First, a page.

Ginosko is one of the more common Greek terms we translate to mean know. It means more than mere head knowledge, but implies a kind of experiential understanding. The Jews even used this word as an idiom for sex (now that is real knowing!).

How do you come to Ginosko your wife or husband? It comes mostly through the continual investment of time and attention; by making a daily conscious choice to put your spouse first in your consideration. I’ll point you to another Greek word, Epistamai, means “to put one's attention on, fix one's thoughts on, to turn one's self or one's mind to, put one's thought upon a thing.”

Here are a few questions to jog your thinking:
  • How often do you consider your spouse’s feelings or preferences in the hundreds of little daily decisions you make?
  • How often do you ask questions to get at the “why” behind something your spouse thinks or feels?
  • How often do you and your spouse dream out loud together about your future?
  • How much of your conversations are consumed with your schedules, plans and to-do lists?
  • How often do you discuss your spiritual life and examine together what God is doing in your lives, your home, your kids, or your marriage?
  • Do you find yourselves mostly talking about problems or do you spend equal time talking about the good things that are happening and being thankful for your marriage and spouse?
  • Do you allow your spouse to change and grow and does your knowledge of them change and grow along with them, or do you have the “in a box” and assume you already know them as well as you can?
Truthfully, we don’t want to settle just for Ginosko. Instead let’s go for Epiginosko – “to become thoroughly acquainted with, to know thoroughly, to know accurately, know well.” This is the word Paul used in his Ephesians 1 apostolic prayer:
I keep asking that the God of our Lord Jesus Christ, the glorious Father, may give you the Spirit of wisdom and revelation, so that you may know him better.
Eph 1:17 (NIV)

Wisdom and Revelation!  What an outstanding way to pray for your marriage!

And this leads me to my next post, in which I’ll examine the role of the Holy Spirit in helping you know your spouse beyond what you see and experience in the natural.

Tuesday, April 5, 2011
My how time flies when life gets crazy! I have only been home five days in the last three weeks and it has put me way behind on posting. I am determined to do better, because I have quite a backlog of topics to cover. So let’s get to it!

You’ve probably heard the expression “an inch deep and a mile wide.” It refers to our human propensity to skim the surface of things, of many different things, rather than exploring a few things in greater depth. As the pace of life get’s faster, the temptation (and perhaps even the necessity) to only touch things lightly and move on increases. As our attentions become more divided, our desire for instant and effortless gratification pushes us toward an evermore hectic existence. Life begins to feel like a ride on Disney World’s Space Mountain, as we careen through the darkness, each endeavor popping into view for only a brief instant before the next things steals our attention.

This pretty much describes my life as of late. The same crazy travel schedule that has precluded me from posting has also caused my to-do list to pile up immeasurably, and the pressure to get things accomplished and back under control has, quite frankly, sucked much of the enjoyment out of things that otherwise should be enjoyable. There is a continual undercurrent of thought that causes me question whether I should be focusing on something else instead of whatever I am currently doing.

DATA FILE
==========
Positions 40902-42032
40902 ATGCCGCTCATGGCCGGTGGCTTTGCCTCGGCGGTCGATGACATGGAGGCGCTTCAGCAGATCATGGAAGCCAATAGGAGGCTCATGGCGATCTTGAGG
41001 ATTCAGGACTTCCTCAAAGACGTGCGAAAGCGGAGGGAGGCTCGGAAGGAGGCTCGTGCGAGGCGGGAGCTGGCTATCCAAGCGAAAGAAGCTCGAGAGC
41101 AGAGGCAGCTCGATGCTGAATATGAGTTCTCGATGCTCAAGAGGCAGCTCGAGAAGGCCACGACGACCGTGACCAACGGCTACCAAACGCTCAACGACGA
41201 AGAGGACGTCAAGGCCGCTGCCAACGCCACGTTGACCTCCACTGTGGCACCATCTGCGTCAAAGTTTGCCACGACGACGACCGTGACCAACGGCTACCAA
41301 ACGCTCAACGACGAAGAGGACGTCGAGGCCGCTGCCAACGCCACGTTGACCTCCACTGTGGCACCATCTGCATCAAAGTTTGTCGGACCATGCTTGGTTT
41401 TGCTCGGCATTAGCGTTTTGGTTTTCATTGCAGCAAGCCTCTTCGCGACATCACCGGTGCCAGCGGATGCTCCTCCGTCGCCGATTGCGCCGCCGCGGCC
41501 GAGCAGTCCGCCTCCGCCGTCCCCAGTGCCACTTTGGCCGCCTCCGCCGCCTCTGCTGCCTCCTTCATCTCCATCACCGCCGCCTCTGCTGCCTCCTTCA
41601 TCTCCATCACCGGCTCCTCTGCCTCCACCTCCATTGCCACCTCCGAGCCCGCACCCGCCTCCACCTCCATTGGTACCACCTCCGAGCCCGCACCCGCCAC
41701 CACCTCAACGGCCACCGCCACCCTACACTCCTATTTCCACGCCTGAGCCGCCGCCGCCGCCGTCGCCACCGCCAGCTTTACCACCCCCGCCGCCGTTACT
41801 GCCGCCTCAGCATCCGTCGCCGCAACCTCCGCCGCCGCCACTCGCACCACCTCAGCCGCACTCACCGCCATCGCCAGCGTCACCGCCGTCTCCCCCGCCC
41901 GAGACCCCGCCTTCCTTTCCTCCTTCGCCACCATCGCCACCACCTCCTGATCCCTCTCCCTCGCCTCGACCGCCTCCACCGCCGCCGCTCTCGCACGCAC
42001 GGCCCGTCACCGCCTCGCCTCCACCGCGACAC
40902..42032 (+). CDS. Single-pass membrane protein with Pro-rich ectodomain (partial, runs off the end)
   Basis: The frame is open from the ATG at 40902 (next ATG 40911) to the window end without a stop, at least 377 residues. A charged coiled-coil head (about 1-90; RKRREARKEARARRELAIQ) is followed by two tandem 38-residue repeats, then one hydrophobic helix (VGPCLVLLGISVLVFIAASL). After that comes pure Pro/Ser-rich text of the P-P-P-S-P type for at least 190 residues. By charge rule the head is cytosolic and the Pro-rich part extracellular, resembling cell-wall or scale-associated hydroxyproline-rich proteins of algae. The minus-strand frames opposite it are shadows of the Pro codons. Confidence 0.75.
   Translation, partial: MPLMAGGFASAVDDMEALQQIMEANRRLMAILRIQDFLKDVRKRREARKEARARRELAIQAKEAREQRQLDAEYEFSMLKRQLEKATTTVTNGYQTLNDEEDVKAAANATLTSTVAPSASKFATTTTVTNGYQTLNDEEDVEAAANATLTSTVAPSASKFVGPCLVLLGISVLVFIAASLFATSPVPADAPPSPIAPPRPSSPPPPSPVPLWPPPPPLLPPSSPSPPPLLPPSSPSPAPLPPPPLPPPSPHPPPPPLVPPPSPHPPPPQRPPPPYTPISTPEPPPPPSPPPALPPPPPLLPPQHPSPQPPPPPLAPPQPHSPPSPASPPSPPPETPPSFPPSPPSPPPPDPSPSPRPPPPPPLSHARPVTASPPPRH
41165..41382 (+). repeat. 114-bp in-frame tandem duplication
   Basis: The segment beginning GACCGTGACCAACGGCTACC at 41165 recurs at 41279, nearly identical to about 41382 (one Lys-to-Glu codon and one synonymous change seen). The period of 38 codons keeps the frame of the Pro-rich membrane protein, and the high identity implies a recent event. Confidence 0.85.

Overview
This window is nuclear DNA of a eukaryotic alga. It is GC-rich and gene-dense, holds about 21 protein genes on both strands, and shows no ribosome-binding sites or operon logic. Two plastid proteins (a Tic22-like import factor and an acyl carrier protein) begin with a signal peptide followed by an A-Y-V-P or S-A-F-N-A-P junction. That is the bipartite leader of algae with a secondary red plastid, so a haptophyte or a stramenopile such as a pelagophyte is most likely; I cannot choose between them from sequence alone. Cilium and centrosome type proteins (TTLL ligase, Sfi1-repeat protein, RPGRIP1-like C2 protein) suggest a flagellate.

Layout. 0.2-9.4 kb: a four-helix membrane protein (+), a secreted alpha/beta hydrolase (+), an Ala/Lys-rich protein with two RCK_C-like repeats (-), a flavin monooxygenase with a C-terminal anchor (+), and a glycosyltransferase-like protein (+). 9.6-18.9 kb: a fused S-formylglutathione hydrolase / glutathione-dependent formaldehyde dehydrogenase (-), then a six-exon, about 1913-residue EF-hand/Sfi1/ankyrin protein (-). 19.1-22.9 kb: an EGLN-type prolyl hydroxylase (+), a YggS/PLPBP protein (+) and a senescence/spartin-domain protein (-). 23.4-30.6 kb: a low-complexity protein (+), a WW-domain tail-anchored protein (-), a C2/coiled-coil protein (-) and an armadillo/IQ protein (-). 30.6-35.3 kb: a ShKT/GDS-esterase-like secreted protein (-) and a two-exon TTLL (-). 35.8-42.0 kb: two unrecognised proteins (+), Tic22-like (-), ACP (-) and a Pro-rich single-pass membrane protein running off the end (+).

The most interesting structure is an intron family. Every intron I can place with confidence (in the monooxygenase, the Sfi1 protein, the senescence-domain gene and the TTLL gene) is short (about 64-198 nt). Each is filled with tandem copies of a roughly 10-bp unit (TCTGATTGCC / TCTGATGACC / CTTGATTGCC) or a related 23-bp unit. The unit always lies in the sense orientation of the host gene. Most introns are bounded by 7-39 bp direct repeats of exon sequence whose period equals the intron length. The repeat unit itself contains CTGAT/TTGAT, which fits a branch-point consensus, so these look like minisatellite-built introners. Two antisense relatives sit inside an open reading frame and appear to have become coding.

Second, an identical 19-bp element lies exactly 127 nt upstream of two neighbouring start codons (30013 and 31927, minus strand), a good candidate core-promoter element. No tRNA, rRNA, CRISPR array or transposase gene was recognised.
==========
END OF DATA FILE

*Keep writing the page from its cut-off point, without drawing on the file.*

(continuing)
Last night I was catching up on my vast Google Reader backlog as I was enjoying (not!) being repeatedly put on hold while trying to resolve an internet problem with my service provider with a helpful (not!) woman in India. I came across this quote from a post at the CoupleThings blog.

“A great marriage isn’t about living faster, it’s about living deeper.”

I was reminded by these words how important it is not to let my task-oriented scramble for accomplishment keep me from the deeper things that provide the anchor to my existence: my marriage and my God.

I have to remember not to simply give surface level treatment to these two key areas of my life; to not merely touch them and move on; to not simply add them to my to-do list.

When I fail to be attentive to a deep, intimate connection to both my bride and my Savior, then I become un-tethered from the very things that feed my heart and soul the most.

Living deeper with my wife means giving our relationship the time and especially the attention that is needed for us to stay connected. It means talking about more than just our busy daily schedules and plans, but talking about stuff that really matters. It also means taking time just to be together, to touch, to be quiet, to just exist in the same space.  It means taking time for sexual intimacy, even when we are tired and distracted. It means being willing to let a few things go in order to take care of our relationship.

Living deeper with Jesus means more than throwing up an occasional quickie prayer on the run. It means taking time to soak in His presence, to worship and seek Him. It means taking time to ask for His perspective on the craziness I find myself in the middle of. It’s astounding how gaining a Kingdom perspective can set my soul at peace in the middle of the swirling storm of my daily life.

These things are more than the stuff of obligation or duty. These are the very things of life!

So let this be an encouragement to you, crazy-busy though you may be, to not skip over the two most important relationships in your life.  Instead, go deeper!